Monday, June 23, 2008

Burton's Bikers Band Together

Burlington Free Press
Published June 23, 2008
By Lauren Ober

ESSEX JUNCTION — It’s 7:30 a.m. on a recent Friday and the sky is threatening to open up. Later in the day it will dump rain for hours, but for now the heavens are content just to spit.

Kahlil Zaloom and James Fisher, each well prepared for a downpour with their waterproof work bags, are practicing their trackstands as they wait to cross Susie Wilson Road. The men rock back and forth on their bicycles. They’re trying to stand still while not letting their feet leave the pedals and touch the ground. Fisher wobbles and eventually dabs a toe or two on the pavement. Zaloom is triumphant. Fisher will feel the slight sting of defeat for their rest of their ride into work.

When the road is clear, they zip across to the old Fashion Bug parking lot where they meet up with fellow cyclist Michelle Boutin, who has been exercising great patience while the men show off their skills.

Boutin is used to those kinds of antics. She, along with Fisher and Zaloom, works at Burton Snowboards, where playful competition is an implicit part of the company’s culture. Even on Creative Commute Fridays, a new initiative conceived by Burton’s employee-run environmental committee, there’s room for some friendly jousting.

After Zaloom and Fisher get their laughs out about their impromptu intersection spar, it’s time to head into work and get serious. Well, as serious as they get at Burton.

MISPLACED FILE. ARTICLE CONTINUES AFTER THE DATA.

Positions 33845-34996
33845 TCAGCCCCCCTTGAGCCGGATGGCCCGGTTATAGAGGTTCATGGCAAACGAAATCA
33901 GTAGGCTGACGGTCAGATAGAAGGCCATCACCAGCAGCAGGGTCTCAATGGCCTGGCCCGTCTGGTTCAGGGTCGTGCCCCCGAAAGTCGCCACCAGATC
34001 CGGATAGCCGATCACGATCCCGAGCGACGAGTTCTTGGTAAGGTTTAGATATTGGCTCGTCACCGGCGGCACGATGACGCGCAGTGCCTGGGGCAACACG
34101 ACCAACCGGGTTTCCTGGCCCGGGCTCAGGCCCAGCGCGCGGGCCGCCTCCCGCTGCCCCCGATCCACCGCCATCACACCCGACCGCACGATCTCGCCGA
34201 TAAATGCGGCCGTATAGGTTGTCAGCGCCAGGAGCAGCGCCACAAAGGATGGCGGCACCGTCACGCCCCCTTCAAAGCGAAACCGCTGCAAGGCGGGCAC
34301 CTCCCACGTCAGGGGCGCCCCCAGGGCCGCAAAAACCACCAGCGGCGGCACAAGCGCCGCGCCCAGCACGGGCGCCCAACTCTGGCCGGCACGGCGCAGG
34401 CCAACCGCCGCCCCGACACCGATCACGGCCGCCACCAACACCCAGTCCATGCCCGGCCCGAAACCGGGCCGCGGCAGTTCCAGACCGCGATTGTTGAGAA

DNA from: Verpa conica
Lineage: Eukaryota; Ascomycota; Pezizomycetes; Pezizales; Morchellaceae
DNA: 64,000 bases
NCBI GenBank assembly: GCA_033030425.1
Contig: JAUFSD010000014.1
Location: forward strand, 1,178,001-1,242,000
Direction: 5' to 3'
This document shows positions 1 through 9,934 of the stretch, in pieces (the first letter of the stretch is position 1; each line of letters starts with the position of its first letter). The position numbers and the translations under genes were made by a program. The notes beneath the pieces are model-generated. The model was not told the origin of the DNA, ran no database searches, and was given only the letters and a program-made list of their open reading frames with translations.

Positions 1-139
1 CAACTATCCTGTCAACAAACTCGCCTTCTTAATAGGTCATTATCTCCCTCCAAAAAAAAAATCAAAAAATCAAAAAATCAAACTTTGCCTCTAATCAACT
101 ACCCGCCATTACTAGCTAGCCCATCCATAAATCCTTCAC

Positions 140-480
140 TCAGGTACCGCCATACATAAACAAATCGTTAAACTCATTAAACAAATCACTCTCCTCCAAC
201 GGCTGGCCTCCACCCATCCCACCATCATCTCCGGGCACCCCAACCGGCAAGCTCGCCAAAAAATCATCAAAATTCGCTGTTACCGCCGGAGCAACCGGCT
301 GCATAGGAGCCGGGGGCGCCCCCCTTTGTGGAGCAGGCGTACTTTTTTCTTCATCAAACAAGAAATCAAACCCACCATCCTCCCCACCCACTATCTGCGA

The trio rides along Vermont 15 on their way to Winooski where they will pick up some other Burton employees for their weekly company bike commute.Zaloom, a senior project engineer, initiated the bike pool as a part of the Creative Commute Fridays program, where employees are encouraged to find other ways to get to work every Friday besides driving their cars.

The company bike commute, which draws employees from Essex, Essex Junction, Colchester, Winooski and Burlington, happens once a week and has been steadily growing in numbers. Incentives abound for those participating in the program.

All “creative commuters” are entitled to a free breakfast at Burton, plus are eligible for a number of different prizes. “It’s worked out pretty well so far,” Zaloom said. “People realize they can do it and it’s not a big deal.”

For the last month, Zaloom has been leading the weekly group bike commute from Essex Junction. From Susie Wilson Road, the riders wend their way through Fort Ethan Allen and zigzag through some Winooski neighborhoods before picking up more co-workers at the Winooski Bridge. From there, they head along the Riverside Avenue bike path, through the Old North End and down to the Waterfront bike path where they meet up with more bike commuting colleagues. The journey ends a little more than an hour after the start at Burton’s South End headquarters.

For Boutin, a production artist for Burton’s in-house design agency, Syndicate, riding to work with her colleagues is not only good exercise, but it helps build camaraderie with people she might not directly work with.